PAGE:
Apple issued patches for 16 vulnerabilities in Safari, including 12 bugs that could be used to execute code on a vulnerable machine and potentially take full control.
According to Apple’s advisory, nine of the 16 flaws rested in Webkit, Safari’s open-source browser engine, and all but one of those can be exploited to execute arbitrary code on a victim’s machine. Of the nine, seven deal with what Apple called “use-after-free” issues tied to Webkit’s handling of incorrectly nested HTML tags, its parsing of XML documents and its handling of HTML elements and callbacks for those elements.
Four of the patches fix issues in the ImageIO component. The most serious of these are memory corruption and buffer overflow vulnerabilities attackers could exploit with malicious TIFF images to compromise users and execute arbitrary code. Both the other ImageIO patches deal with uninitialized memory access issues tied to the component’s handling of BMP and TIFF images, respectively.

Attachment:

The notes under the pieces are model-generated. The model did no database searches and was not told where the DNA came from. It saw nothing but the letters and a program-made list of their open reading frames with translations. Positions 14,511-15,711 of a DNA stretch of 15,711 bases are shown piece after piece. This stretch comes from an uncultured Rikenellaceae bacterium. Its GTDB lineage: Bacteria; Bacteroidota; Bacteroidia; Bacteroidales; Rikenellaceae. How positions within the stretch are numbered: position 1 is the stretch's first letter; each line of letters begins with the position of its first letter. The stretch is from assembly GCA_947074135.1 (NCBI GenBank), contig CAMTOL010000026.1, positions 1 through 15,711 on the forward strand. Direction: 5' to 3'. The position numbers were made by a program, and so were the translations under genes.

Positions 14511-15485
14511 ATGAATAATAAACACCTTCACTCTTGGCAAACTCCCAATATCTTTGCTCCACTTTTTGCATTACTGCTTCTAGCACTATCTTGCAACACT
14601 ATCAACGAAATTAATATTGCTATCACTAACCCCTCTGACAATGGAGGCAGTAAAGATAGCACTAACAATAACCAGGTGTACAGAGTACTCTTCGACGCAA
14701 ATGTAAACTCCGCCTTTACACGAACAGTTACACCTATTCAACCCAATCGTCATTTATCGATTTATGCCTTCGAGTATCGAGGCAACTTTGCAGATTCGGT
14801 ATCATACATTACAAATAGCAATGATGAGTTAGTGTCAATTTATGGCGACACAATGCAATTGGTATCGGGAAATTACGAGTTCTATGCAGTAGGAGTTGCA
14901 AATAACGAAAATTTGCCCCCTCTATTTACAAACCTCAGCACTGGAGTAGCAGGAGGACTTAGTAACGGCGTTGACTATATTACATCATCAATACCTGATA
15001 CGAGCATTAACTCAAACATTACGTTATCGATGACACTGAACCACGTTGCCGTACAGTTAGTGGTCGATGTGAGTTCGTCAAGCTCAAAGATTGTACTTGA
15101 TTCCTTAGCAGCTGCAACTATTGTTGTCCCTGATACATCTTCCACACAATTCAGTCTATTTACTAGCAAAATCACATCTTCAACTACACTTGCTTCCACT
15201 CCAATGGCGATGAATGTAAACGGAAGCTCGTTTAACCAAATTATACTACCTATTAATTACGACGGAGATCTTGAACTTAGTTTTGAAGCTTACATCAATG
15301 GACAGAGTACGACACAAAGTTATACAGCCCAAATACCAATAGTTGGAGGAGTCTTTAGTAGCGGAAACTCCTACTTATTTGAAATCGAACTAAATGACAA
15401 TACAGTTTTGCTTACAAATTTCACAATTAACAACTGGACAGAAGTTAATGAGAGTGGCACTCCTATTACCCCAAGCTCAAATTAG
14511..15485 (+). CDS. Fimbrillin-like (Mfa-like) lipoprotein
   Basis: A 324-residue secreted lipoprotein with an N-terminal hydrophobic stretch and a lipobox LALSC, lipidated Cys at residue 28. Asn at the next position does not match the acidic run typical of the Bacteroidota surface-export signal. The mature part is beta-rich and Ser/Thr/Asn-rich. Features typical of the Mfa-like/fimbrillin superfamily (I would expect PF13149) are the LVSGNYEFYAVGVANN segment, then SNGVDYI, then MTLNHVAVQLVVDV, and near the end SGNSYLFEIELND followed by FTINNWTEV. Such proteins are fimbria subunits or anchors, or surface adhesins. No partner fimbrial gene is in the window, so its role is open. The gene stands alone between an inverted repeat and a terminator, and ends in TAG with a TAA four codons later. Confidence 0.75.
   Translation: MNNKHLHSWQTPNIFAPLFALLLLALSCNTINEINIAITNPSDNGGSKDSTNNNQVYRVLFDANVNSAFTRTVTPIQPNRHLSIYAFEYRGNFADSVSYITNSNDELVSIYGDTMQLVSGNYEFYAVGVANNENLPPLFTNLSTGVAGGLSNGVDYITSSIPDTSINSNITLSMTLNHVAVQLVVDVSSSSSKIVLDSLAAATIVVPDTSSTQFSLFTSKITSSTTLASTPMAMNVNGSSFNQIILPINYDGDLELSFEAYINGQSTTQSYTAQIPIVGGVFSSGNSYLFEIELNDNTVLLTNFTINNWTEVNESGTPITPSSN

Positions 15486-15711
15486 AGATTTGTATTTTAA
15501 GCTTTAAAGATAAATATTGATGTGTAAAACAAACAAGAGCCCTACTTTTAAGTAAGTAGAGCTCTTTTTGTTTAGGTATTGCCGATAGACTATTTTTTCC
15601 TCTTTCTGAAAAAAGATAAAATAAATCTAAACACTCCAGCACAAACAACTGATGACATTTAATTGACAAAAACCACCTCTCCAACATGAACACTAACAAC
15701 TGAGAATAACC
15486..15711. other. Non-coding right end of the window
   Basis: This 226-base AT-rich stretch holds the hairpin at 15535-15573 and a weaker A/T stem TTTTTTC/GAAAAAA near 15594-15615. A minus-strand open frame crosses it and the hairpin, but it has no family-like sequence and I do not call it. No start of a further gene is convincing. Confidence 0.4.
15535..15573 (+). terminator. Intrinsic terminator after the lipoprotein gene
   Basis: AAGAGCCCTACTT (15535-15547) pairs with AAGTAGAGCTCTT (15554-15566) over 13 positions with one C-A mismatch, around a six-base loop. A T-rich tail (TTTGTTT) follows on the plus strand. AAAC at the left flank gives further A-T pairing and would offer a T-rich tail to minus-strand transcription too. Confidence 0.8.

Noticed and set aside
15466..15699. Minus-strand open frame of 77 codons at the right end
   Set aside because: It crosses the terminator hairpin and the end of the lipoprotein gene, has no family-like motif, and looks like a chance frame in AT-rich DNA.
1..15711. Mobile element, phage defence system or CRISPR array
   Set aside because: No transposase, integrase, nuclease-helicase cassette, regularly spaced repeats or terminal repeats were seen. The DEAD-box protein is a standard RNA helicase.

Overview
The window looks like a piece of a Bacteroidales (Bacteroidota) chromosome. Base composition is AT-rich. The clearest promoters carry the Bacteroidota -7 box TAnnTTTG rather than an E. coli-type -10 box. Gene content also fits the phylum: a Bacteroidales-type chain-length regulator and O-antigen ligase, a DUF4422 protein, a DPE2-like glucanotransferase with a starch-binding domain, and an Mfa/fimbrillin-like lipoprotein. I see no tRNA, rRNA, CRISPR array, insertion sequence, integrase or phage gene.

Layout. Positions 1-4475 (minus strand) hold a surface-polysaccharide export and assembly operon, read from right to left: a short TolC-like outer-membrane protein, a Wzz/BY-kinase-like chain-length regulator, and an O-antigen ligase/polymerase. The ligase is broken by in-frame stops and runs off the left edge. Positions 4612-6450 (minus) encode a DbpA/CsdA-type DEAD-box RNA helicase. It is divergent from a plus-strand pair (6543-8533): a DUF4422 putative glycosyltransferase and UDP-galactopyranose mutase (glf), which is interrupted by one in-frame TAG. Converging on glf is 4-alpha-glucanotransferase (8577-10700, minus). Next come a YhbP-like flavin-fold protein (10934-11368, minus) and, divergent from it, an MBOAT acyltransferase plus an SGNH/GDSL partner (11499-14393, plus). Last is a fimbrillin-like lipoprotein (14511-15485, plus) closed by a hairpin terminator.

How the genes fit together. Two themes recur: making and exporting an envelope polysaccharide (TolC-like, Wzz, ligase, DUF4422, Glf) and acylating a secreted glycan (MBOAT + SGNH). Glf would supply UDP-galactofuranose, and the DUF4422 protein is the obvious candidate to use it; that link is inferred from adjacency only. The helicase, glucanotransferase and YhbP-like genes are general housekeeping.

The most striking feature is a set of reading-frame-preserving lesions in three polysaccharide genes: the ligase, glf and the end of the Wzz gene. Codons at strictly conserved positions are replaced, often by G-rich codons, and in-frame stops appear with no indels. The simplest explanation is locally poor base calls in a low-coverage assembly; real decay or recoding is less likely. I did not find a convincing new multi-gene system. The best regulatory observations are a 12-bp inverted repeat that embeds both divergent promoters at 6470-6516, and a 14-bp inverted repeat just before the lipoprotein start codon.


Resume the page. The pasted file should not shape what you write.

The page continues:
Apple also fixed a heap buffer overflow vulnerability in the ColorSync component, a cookie handling issue in PubSub and a problem with Safari’s handling of external URL schemes.
The fixes come roughly two weeks ahead of Pwn2Own 2010 hacking challenge, where researchers will take a shot and bringing down the security of Safari, Microsoft Internet Explorer, Mozilla Firefox and Google Chrome in a battle for $40,000 in prize money. The contest, which also includes a smartphone challenge for $60,000, will be held March 24-26 at the CanSecWest security conference in Vancouver, B.C.